How Car Financing Works

Loan Shopping

­The first place to start is with your own bank. Always check out their rates and over­all loan costs. You already have a relationship there, and you may get the best deal as a result of that relationship.

Credit unions are also a good place to shop for loans. Credit unions usually have lower operating costs and can offer lower interest rates as a result. You may have to be a member, however.

Both banks and credit unions will be happy to go over the details of the loan, give you an idea of the price you can afford, as well as tell you whether or not the price you've been quoted is a good one. Take the information they give you to the dealerships when you're shopping so you have it to compare to the dealership's financing offer.

Also keep in mind that, if you're a homeowner, your best bet may be to get a home equity loan and buy your car with cash. You'll be able to deduct some of the interest you pay and may also get a better rate than you could on an auto loan. And no matter what, be sure to check online banking sources. Reputable online lenders can often save you tons of money on your overall car purchase.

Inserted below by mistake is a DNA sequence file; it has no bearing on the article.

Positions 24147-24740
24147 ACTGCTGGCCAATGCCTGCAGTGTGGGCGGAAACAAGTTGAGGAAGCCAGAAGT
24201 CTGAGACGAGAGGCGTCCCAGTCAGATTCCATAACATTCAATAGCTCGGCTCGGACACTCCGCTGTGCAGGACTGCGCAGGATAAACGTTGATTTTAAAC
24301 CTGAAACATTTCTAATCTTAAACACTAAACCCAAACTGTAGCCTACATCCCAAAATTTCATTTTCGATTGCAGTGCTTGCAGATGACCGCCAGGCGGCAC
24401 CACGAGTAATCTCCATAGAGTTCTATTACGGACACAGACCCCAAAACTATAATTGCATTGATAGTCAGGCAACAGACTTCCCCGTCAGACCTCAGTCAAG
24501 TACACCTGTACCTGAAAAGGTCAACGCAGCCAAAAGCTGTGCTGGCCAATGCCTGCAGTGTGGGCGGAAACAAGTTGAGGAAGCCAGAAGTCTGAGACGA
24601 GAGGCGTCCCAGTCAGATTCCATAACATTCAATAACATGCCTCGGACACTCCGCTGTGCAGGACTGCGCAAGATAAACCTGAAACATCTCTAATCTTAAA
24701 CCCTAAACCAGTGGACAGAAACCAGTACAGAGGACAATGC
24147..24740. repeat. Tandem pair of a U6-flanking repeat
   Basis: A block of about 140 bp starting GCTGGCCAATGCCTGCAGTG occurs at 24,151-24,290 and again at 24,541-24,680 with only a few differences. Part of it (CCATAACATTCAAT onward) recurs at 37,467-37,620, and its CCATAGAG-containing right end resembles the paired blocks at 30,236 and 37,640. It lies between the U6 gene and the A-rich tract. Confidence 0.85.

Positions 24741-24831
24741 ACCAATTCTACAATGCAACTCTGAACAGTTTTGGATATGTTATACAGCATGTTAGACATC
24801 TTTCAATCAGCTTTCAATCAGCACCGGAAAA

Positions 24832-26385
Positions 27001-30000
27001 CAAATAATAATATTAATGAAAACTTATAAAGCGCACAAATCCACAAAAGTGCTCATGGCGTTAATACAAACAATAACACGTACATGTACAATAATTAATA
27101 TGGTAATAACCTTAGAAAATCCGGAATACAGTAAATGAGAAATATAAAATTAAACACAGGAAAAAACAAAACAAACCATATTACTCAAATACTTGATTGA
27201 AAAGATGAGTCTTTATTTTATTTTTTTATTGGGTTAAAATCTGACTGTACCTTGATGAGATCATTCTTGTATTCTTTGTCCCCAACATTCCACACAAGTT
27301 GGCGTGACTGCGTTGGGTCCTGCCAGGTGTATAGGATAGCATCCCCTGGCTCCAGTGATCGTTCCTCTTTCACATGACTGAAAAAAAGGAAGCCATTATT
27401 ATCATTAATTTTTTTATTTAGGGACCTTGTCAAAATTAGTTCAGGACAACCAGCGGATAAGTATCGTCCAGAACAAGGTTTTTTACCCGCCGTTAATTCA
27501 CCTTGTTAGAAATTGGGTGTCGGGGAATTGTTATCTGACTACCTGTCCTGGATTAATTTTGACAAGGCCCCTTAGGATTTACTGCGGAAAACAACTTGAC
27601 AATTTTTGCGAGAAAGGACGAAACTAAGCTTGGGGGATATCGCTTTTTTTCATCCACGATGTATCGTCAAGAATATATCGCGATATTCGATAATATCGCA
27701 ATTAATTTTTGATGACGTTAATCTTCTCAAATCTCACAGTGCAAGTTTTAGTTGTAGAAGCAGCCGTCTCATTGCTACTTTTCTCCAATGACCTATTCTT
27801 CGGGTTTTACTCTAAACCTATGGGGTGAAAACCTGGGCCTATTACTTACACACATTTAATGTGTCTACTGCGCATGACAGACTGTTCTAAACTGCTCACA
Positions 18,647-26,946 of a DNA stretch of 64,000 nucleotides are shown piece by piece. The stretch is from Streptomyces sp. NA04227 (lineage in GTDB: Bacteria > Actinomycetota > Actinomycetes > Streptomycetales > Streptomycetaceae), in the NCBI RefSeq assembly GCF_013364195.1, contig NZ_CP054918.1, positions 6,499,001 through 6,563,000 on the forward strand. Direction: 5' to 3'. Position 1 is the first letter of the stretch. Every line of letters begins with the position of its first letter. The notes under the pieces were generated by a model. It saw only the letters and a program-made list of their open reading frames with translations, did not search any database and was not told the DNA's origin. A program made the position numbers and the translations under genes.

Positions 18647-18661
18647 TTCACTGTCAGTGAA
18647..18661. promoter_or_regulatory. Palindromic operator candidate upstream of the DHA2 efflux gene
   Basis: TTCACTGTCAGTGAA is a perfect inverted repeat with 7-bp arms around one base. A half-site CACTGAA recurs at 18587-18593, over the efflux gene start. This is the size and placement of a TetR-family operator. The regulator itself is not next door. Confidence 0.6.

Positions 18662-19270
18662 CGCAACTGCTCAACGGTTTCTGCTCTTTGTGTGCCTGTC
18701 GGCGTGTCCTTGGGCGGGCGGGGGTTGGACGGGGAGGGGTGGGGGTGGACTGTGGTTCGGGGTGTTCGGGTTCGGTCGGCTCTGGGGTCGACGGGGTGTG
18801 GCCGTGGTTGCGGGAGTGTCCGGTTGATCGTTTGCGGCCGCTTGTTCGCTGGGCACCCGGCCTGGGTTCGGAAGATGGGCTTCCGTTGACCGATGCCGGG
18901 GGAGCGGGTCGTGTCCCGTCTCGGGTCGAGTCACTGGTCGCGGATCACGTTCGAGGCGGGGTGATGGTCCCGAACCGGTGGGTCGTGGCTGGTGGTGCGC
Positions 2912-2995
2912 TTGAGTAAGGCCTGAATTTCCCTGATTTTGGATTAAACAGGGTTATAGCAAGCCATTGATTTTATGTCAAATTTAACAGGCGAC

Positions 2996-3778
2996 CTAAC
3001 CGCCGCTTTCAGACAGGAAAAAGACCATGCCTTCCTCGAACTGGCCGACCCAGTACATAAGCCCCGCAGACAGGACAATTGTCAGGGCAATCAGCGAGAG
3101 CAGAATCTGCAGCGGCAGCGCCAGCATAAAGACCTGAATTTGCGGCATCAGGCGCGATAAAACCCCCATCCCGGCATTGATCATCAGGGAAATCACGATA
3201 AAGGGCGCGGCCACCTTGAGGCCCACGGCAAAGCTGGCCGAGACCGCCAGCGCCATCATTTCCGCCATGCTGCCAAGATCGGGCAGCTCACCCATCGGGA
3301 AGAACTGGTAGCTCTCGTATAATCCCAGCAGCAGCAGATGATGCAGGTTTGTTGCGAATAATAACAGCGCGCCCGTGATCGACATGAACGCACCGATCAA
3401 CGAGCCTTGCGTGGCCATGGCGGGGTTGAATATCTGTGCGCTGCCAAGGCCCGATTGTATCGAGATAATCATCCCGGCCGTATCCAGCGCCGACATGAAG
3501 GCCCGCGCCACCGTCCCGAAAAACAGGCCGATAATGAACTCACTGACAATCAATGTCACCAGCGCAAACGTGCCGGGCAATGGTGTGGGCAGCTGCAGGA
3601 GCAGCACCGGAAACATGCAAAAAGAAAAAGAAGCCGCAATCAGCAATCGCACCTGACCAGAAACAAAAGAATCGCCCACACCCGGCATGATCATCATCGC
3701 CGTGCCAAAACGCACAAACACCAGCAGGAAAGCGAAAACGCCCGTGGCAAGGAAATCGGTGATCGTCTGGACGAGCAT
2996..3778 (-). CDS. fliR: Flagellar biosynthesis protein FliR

Remember, while there can be high pressure and some scams to watch out for when you finance through the dealership, that doesn't mean you can never get a good deal there. Sometimes you can. You just have to be alert to what they're really telling you (or not telling you) and make sure you're getting the deal you think you're getting. If they can beat the best financing deal you can get elsewhere, then go for it.

Go to the next page for a "Cheat Sheet" of the most important things to keep in mind when financing a car.